What’s Your AQ — Appreciation Quotient?


When I first moved to Manhattan from Berkeley, I was enthralled with the energy of people on the streets, the architectural mix of old and new buildings, cultures, languages, the parks, museums, outdoor concerts, the concentration of people and cars flowing with and around each other. Then there was the light, island light, that illuminated dingy structures into glistening art, making window-pane patterns on neighboring facades.

It was all so different and new, and there was so much to discover in this dense urban jungle. But it hit me early on that I could easily lose the glow, just like anywhere else, through living life. To keep it going, I decided I’d have to pretend I was a tourist–well, my kind of low-key one.

What is it about being a tourist that makes us feel free? We’re unburdened by daily routines, obligations, deadlines, knowing what will happen. Ideally, we take the time to enjoy whatever it is we’re doing, unburdened. Even with plans, our surroundings are different, so we notice them. We’re more open, we explore and delight in colors, textures, landscapes, people, nuances. We rediscover the world through our wonderment.

After this year’s brutal winter, all the plants and trees were still dormant grey and brown in March, then April. It seemed as if they’d just given up and decided it wasn’t going to be safe to come out this year. But then across the street, peeking up through a pipe and plywood scaffolding, I spied the pale yellow lacy blossoms on a single tree. It was so exciting to see a new color that I took a pic and posted it. Wasn’t it beautiful!

When I revisited the whole picture, I was surprised that the scene actually looked pretty dingy and the flowers weren’t all that yellow. I’d been so appreciative of that small bit of difference, that its significance was magnified. As the next blossoms emerged, that first bit of color seemed embarrassingly small to have meant so much. What was I thinking? It was nothing to me now! Each successive wave of colors, blossoms, and scents, all so special and amazing, would wither and recede, finally making way for the lush green umbrella of trees. But then even those, ever-present, would soon go unnoticed.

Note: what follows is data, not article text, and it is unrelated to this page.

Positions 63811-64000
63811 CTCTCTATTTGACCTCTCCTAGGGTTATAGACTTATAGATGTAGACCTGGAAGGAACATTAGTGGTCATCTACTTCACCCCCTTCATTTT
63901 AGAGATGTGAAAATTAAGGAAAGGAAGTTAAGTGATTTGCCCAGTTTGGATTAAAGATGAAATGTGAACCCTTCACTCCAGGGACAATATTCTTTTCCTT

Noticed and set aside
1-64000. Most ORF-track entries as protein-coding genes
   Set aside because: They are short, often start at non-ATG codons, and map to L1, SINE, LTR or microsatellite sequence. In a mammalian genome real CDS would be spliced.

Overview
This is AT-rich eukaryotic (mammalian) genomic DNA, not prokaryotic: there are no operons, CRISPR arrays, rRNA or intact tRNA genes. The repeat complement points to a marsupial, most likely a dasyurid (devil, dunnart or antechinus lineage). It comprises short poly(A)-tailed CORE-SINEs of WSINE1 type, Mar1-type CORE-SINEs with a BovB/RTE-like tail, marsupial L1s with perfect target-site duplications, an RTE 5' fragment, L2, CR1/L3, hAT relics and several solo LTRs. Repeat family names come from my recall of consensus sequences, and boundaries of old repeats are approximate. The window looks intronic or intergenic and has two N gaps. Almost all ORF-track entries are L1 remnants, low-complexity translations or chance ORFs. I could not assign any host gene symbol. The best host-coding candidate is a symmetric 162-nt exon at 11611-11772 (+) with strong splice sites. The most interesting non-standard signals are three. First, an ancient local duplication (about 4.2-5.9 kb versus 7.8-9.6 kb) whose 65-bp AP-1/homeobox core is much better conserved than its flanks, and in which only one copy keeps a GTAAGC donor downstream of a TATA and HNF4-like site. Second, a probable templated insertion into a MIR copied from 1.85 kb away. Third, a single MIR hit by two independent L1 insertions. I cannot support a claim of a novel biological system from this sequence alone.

At summer’s end when those first maples become weary of the heat and their leaves get tinged with gold, sensing their rest is near while we’re still sweltering, I notice. Each year, we ooh and ah over the reds, yellows, and oranges that were just our beloved, but now usual, greens.

I see my Appreciation Quotient in so many areas of my life. I’ll be trucking along, in the flow, getting it done, and then, boom, wipe out. I’ll take a fall, get a cut, a burn, a flu, a migraine, throw out my back. I’m unable to do a thing or am strictly limited in what I can do, forced into downtime. But then, thankfully, there’s the re-inhabiting of my rhythms.

Sometimes I bounce back quickly, but others I have to start on the ground floor and rebuild myself, inch by inch. That’s how my body, my being, seems to do it. During that time, I’m so appreciative for each little step, movement, victory, bite of food, sip of water, bit of energy, lack of pain. At zero, with little capacity to see the bigger picture, I appreciate each moment and what I am able to do.